The British Council’s Researcher Links programme provides early career researchers with the opportunity to form international connections and this will see Dr Unanoğlu visiting Westminster Business School for a 14-week period from June 2017.
Highlighting the importance of international collaboration in research, Dr Evans said: “The sharing of ideas and findings internationally provides benefits well beyond the significance of the research itself – such projects are vital for encouraging the dissemination of industrial best practices and for contributing to future economic growth. By engaging with scholars on a global basis, we are able to identify the specific challenges and opportunities present in different regions of the world. This British Council funding provides the potential for Dr Unanoğlu and myself to establish new links and networks with other academics working in the field of Industry 4.0.”
The global manufacturing sector is experiencing accelerated transformation through the growth of digital technologies, including intelligent robotics, additive manufacturing, the Internet of Things and Big Data. The Fourth Industrial Revolution (Industry 4.0) promises more affordable manufacturing in higher wage economies with greater levels of autonomous production. A challenge for manufacturers, however, lies in identifying how to adapt current processes and how to provide employees with the skillsets necessary to compete effectively and not be overtaken by technological advancements.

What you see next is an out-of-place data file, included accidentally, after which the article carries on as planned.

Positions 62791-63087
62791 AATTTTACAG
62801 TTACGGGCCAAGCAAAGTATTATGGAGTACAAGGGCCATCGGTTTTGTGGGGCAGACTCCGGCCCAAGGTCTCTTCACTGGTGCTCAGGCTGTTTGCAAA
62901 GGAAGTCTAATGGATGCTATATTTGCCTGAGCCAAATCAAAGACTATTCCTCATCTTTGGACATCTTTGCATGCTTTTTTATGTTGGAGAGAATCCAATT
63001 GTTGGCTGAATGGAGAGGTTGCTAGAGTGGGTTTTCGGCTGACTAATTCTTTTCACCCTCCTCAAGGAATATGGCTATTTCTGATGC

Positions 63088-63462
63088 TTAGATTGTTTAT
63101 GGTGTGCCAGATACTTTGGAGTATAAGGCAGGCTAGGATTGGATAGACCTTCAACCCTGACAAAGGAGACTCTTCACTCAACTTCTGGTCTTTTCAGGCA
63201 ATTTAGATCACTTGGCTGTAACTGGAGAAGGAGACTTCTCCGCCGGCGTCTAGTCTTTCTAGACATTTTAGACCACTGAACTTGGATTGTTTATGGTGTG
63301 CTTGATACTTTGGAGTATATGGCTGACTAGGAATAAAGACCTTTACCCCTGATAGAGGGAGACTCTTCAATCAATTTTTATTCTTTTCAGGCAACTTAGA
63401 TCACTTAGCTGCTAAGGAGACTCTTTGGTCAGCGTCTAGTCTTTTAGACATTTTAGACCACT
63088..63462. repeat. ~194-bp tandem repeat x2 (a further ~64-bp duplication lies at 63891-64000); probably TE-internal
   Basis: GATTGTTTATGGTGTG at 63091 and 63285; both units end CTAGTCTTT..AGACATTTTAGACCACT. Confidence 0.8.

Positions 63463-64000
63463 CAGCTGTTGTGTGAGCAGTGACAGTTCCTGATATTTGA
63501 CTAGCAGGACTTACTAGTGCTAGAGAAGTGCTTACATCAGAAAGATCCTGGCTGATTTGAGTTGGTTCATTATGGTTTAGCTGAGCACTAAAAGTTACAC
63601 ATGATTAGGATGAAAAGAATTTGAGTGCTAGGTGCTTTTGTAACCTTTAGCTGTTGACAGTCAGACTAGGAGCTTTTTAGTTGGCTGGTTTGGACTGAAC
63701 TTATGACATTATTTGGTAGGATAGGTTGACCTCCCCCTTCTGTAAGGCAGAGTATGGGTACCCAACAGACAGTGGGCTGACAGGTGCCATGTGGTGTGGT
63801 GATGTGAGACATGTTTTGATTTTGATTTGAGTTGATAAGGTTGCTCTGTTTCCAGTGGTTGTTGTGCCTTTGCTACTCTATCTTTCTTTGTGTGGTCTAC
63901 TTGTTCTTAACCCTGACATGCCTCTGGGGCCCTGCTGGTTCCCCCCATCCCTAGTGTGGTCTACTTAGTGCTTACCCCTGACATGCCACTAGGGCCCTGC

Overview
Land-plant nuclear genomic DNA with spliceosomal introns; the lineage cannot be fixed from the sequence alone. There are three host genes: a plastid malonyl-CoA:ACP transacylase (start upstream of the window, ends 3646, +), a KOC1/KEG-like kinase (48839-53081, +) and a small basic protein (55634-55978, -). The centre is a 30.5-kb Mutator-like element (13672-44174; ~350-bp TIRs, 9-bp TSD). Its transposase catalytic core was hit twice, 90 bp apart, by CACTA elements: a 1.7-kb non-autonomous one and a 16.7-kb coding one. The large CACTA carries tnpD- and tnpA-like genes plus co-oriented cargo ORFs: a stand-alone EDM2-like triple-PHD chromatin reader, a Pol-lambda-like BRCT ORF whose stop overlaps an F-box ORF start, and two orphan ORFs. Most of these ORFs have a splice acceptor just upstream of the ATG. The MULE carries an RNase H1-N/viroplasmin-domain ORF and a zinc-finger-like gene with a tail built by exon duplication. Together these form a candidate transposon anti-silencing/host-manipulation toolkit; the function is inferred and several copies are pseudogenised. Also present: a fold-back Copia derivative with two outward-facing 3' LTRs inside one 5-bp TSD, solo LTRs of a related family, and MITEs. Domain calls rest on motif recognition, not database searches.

The research project seeks to identify and categorise the skillsets required by workers to adapt successfully to Industry 4.0 manufacturing environments. During the visit, Dr Unanoğlu will work alongside Richard in analysing qualitative data collected during Q1 2017 in both the UK and Turkey.
A taxonomy will be created to categorise required skills with a framework also being developed to enable employees to self-evaluate their skillsets. The resulting framework will be shared with corporate management in British and Turkish manufacturing organisations and will contribute directly to growth in future industrial output and successful corporate transition.
Research at the University of Westminster addresses truly global themes, contributing to the solution of real-world problems and enhancing and enriching economic, health, social and cultural life. Every faculty of the University is actively involved in collaborations with both academic institutions and businesses overseas.